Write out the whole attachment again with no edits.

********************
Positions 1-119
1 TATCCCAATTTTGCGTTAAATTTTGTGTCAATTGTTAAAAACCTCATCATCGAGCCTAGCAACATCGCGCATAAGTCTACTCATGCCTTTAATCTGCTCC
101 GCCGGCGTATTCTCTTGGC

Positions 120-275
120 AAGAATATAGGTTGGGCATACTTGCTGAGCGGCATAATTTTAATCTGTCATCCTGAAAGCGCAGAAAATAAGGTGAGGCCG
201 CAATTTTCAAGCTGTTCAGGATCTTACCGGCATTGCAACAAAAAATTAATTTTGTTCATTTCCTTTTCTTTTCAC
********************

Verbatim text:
Positions 1-119
1 TATCCCAATTTTGCGTTAAATTTTGTGTCAATTGTTAAAAACCTCATCATCGAGCCTAGCAACATCGCGCATAAGTCTACTCATGCCTTTAATCTGCTCC
101 GCCGGCGTATTCTCTTGGC

Positions 120-275
120 AAGAATATAGGTTGGGCATACTTGCTGAGCGGCATAATTTTAATCTGTCATCCTGAAAGCGCAGAAAATAAGGTGAGGCCG
201 CAATTTTCAAGCTGTTCAGGATCTTACCGGCATTGCAACAAAAAATTAATTTTGTTCATTTCCTTTTCTTTTCAC